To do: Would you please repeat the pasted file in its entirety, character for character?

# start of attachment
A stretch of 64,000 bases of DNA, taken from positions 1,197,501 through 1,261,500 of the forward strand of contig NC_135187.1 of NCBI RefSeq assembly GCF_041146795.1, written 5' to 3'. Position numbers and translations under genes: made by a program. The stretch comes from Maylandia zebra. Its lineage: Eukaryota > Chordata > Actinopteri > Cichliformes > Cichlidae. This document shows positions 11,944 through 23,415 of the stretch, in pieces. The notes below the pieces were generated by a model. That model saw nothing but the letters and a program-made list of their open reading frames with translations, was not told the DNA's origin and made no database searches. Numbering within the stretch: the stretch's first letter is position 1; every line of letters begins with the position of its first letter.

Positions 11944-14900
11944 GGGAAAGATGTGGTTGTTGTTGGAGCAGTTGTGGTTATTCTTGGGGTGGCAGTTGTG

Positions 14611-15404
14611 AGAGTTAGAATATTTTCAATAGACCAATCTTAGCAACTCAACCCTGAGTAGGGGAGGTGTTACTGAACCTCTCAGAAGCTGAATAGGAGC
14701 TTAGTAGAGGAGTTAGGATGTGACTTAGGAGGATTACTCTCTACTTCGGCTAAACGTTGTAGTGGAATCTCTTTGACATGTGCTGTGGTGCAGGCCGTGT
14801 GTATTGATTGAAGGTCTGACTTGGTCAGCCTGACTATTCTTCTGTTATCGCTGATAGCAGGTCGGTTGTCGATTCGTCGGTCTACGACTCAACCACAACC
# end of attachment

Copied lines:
A stretch of 64,000 bases of DNA, taken from positions 1,197,501 through 1,261,500 of the forward strand of contig NC_135187.1 of NCBI RefSeq assembly GCF_041146795.1, written 5' to 3'. Position numbers and translations under genes: made by a program. The stretch comes from Maylandia zebra. Its lineage: Eukaryota > Chordata > Actinopteri > Cichliformes > Cichlidae. This document shows positions 11,944 through 23,415 of the stretch, in pieces. The notes below the pieces were generated by a model. That model saw nothing but the letters and a program-made list of their open reading frames with translations, was not told the DNA's origin and made no database searches. Numbering within the stretch: the stretch's first letter is position 1; every line of letters begins with the position of its first letter.

Positions 11944-14900
11944 GGGAAAGATGTGGTTGTTGTTGGAGCAGTTGTGGTTATTCTTGGGGTGGCAGTTGTG

Positions 14611-15404
14611 AGAGTTAGAATATTTTCAATAGACCAATCTTAGCAACTCAACCCTGAGTAGGGGAGGTGTTACTGAACCTCTCAGAAGCTGAATAGGAGC
14701 TTAGTAGAGGAGTTAGGATGTGACTTAGGAGGATTACTCTCTACTTCGGCTAAACGTTGTAGTGGAATCTCTTTGACATGTGCTGTGGTGCAGGCCGTGT
14801 GTATTGATTGAAGGTCTGACTTGGTCAGCCTGACTATTCTTCTGTTATCGCTGATAGCAGGTCGGTTGTCGATTCGTCGGTCTACGACTCAACCACAACC